Questions raised as US spy plane makes several passes over Ireland

A Boeing E3 Sentry
A Boeing E3 Sentry

A US spy plane spent several hours over Ireland earlier this week, prompting questions as to the nature of such clandestine surveillance flights.

The plane's erratic behaviour was spotted by a Newstalk listener on the popular app, Plane Finder. 

It flew over Dublin to Shannon to Cork, and then back to Dublin again in a triangular formation for approximately five hours.

The plane's transponder - which sends information to receivers on the ground or in the ocean – initially showed it to be a Boeing E6 Mercury.However, it is now believed to have been a Boeing E3 Sentry aircraft.

The Irish Aviation Authority (IAA) confirmed the flight, and said that: "A US military aircraft, with a pre-filed flight plan, operated in Irish airspace on Tuesday with approval from the Department of Foreign Affairs ."

The aircraft remained at around 28,000 feet throughout the five-hour period, and stayed over land the majority of the time. 

The Department of Foreign Affairs said: "Under long-standing arrangements we permit US military aircraft to overfly Ireland without seeking prior permission provided they are unarmed, carry only cargo and comply with navigational requirements".

The US embassy in Dublin said: "The US government is appreciative of the Irish Government's policy of granting permission on a case by case basis for the transit of U.S. service members and aircraft  through Ireland".

"The US government appreciates and respects the conditions under which planes can utilize Irish airspace in accordance with Irish law".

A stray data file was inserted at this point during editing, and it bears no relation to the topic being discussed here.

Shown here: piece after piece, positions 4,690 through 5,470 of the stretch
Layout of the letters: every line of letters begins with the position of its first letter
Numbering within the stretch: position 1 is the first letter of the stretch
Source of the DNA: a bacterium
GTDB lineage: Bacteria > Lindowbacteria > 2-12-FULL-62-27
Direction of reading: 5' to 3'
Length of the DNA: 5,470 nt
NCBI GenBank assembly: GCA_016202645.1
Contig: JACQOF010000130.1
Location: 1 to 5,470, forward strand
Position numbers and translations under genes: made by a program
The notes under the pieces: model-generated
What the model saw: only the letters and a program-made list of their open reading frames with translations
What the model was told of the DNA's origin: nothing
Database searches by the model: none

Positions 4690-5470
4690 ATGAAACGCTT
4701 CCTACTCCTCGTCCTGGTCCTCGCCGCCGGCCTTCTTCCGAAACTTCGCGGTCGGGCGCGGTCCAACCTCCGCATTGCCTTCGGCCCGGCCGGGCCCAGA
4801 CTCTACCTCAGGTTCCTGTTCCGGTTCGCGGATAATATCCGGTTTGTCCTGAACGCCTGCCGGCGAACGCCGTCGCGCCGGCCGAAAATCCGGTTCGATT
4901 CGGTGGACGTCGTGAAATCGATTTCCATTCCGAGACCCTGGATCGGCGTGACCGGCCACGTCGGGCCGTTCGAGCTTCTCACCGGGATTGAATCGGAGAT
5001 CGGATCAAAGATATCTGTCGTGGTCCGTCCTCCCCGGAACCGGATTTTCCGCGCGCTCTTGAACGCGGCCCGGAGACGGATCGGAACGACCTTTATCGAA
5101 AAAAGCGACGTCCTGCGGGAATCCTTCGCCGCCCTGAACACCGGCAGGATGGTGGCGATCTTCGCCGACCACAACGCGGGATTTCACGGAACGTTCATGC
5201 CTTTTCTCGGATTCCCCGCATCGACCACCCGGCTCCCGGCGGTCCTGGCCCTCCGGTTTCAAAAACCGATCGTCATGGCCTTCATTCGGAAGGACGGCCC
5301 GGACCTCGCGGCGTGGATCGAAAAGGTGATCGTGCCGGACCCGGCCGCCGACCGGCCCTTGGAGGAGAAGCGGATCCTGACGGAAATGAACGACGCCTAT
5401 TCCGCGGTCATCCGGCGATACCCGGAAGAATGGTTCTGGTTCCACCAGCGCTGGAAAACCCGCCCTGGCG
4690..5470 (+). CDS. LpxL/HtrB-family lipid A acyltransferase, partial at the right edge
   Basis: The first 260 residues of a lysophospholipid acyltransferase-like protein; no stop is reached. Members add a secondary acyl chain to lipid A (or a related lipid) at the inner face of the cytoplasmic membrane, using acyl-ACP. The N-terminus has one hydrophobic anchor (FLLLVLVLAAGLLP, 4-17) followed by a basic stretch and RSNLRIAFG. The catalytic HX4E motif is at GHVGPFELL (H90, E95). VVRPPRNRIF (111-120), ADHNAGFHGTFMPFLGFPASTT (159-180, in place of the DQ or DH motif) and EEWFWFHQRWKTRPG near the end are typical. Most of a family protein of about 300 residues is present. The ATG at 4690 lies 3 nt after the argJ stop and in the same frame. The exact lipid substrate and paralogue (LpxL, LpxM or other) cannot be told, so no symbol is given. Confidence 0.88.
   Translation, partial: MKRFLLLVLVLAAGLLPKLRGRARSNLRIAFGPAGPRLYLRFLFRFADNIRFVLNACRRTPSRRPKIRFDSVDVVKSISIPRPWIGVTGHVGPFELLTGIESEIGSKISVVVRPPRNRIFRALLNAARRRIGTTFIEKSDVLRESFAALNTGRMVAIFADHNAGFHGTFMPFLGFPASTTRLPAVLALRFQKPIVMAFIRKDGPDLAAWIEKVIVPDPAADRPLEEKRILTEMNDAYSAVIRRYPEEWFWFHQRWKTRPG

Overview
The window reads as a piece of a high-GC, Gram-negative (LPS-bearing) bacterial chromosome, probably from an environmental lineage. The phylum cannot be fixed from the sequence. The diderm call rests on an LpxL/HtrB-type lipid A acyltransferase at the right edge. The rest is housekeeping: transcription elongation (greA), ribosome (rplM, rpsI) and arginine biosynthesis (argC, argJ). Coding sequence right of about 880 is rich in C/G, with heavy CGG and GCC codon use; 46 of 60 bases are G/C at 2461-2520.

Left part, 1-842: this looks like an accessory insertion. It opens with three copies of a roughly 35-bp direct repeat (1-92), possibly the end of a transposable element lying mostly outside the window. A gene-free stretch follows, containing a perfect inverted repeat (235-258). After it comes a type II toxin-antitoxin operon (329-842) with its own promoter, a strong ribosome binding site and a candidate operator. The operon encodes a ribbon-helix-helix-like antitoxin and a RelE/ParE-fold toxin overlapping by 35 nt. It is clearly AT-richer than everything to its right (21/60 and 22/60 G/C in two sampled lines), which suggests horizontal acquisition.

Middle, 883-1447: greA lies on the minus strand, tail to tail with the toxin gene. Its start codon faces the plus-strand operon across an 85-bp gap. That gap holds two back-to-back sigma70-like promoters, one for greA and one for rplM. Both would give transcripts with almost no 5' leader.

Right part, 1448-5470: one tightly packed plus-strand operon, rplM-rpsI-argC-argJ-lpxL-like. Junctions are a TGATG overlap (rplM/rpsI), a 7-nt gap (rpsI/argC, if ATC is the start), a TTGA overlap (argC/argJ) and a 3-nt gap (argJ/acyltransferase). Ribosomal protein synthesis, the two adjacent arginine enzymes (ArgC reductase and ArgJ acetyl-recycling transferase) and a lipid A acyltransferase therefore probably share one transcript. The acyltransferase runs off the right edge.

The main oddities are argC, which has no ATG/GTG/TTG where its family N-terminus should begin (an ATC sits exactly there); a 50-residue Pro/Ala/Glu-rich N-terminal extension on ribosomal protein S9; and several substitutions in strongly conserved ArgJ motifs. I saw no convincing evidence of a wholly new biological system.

It is believed 13 such clandestine flights occurred over Ireland during the month of August. 

Speaking to Newstalk Lunchtime, security analyst Dr Tom Clonan said the most likely explanation for the flight was that, "[Ireland] has had other visitors to our airspace in recent times.

"It could have been a training could have been because maybe US VIP flights passing through our controlled airspace or - and I think this is probably the most likely explanation - we have had other visitors to our airspace in recent times.

"We had Russian aircraft bombers enter our controlled airspace recently down the west coast...and in the last number of years, with the Ukraine and rising tensions in the Balkans, some of the old Cold War rhetoric has found its way back into the international foreign relations narrative".

A Boeing E3 Sentry aircraft, according to the United States Air Force, is used an all-weather surveillance, command, control and communications vehicle.